San Francisco crash proves Boeing 777’s safety, experts say
The fuselage of the Boeing 777 aircraft that crashed at San Francisco airport remained largely intact
The safety features of Boeing 777 "helped to prevent" a much worse disaster during Saturday’s crash of Asiana Airlines aircraft at the San Francisco airport, according to aerospace analysts.
The event, which killed two teenagers and resulted in serious injury to many of the plane’s 291 passengers, is not thought likely to pose a substantial setback for the aircraft manufacturer, as it presented a clear evidence that the safety engineering stood up well, considering the various stresses.
Despite the frightening image, the flame retardant cabin interior managed to keep the fire at bay long enough for most passengers to evacuate the wrecked plane. Moreover, the fuselage remained mostly intact during the crash landing and subsequent sliding of the wreck over the runway.
"This, to me, is actually more of a story about tremendous safety," said Richard Aboulafia, an aerospace analyst at the Teal Group in Virginia. "You have this cataclysmic-looking crash where the overwhelming majority of people walk away. This is a very safe plane."
The San Francisco accident was the first fatal crash of Boeing 777 since the wide-body, twin-engine jet airliner entered commercial service in 1995. "Investors will not view this negatively for the 777," said Ken Herbert, an analyst at Imperial Capital in San Francisco. "I do not think it will have any lasting impact on what has otherwise been a stellar record for the 777."
The first hints from the investigation seem to confirm the presumption that mechanical failure of the plane was not guilty of the accident.
Just hours after the accident - the first airliner crash in the United States since 2009 - Asiana Airlines President and CEO Yoon Young-doo confirmed the plane did not appear to be at fault. "For now, we acknowledge that there were no problems caused by the 777-200 plane or (its) engines," Yoon told reporters at the company headquarters on the outskirts of Seoul. The crashed plane was powered by engines from Pratt & Whitney, a subsidiary of United Technologies.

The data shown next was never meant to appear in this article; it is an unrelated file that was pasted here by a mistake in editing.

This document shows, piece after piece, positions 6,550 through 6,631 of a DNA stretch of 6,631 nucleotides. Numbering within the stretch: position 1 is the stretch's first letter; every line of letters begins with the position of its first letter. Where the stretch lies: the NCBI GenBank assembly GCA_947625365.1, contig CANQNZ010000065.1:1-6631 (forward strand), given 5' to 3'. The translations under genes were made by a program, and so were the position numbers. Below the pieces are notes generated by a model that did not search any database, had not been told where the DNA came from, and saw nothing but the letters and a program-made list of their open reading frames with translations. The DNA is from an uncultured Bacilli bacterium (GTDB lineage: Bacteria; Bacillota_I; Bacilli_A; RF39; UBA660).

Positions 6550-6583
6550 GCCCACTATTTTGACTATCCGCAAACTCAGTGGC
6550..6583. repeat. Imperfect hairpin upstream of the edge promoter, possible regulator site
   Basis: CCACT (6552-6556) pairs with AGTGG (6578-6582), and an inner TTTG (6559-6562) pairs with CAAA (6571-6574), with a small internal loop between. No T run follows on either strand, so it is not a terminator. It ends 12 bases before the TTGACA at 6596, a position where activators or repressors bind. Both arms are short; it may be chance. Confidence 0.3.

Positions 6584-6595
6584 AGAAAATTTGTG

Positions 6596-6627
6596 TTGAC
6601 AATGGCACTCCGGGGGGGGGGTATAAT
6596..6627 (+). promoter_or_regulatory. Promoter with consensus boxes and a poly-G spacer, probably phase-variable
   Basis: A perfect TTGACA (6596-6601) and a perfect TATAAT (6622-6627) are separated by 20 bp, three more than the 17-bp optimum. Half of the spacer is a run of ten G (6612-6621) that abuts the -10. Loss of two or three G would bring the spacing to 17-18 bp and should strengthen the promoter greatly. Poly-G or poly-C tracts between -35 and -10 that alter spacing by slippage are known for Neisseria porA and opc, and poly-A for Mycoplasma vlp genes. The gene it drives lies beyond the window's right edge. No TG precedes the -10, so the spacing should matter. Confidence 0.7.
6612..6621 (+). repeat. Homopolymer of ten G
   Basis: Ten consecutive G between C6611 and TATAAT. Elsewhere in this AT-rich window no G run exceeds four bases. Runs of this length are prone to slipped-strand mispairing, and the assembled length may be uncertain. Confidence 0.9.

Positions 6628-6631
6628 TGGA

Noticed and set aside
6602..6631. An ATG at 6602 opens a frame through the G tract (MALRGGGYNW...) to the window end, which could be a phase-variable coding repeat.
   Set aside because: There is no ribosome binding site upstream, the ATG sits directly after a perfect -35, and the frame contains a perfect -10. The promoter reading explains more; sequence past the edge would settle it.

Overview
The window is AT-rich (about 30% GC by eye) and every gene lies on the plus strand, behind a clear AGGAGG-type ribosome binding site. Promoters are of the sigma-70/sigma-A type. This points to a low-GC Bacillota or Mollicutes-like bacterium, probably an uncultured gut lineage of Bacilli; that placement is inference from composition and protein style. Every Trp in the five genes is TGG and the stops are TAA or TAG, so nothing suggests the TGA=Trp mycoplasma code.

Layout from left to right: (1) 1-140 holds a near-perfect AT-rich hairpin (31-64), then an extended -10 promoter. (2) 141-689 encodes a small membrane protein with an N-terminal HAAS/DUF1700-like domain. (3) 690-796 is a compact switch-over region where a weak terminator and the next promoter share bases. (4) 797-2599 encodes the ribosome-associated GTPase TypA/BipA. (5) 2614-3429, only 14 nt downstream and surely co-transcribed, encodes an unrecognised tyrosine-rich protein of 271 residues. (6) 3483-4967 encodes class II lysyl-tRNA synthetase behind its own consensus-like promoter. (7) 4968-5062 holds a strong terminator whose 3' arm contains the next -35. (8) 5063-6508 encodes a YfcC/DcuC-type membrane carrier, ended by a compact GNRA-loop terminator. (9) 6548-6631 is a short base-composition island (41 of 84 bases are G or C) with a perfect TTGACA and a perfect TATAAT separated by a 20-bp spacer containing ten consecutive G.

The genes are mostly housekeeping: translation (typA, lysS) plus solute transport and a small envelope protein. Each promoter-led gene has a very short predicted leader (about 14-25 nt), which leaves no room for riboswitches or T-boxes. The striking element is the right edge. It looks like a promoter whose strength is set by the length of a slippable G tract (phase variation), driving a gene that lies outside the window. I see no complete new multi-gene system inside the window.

National Transportation Safety Board Chairwoman Deborah Hersman said on Sunday there was no evidence of problems with the flight or the landing until seven seconds before impact, when the crew tried to increase the plane's speed and the plane responded normally. The control tower was not alerted to any plane issues.
Information later emerged the pilot who was in charge of the aircraft during landing was still in training on Boeing 777 and was manoeuvring the aircraft under supervision.
San Francisco airport has said the Glide Path system, designed to give pilots exact information and navigation during the descent, was turned off for maintenance on Saturday. However, according to aircraft safety experts, this technology is not essential for safe landing when the weather and visibility is good.
"I am sure the investigators will look at operational error as a possibility and want to know how much experience this crew had with hand flying the aircraft rather than depending on the computer to take them to touch down," said Jim Hall, a former head of the National Transportation Safety Board.
Some have suggested pilots in general might have grown accustomed to have the convenience of the Glide Path at hand even in good weather, as the technology has been around for decades. "The pilots would have had to rely solely on visual cues to fly the proper glide path to the runway, and not have had available to them the electronic information that they typically have even in good weather at most major airports," said Captain Chesley Sullenberger, the former US Airways pilot who gained fame with a successful crash landing on the Hudson River in 2009.
Glide Path is a computerised system based on calculations of the plane’s path of descent that transmits information form the airport to the cockpit in real time. Even though it is usually available at all major airports even in good weather, it is routine to switch it off for maintenance from time to time as pilots have several other systems at hand aboard.
The previous major incident involving Boeing 777 took place at London’s Heathrow Airport in 2008 when a plane landed short of runway. All people aboard survived and investigators later said a fuel blockage caused by the release of ice that had built up during the flight from Beijing was guilty of the accident. The discovery led to changes in the design of the British Rolls-Royce engines used on some 777s.
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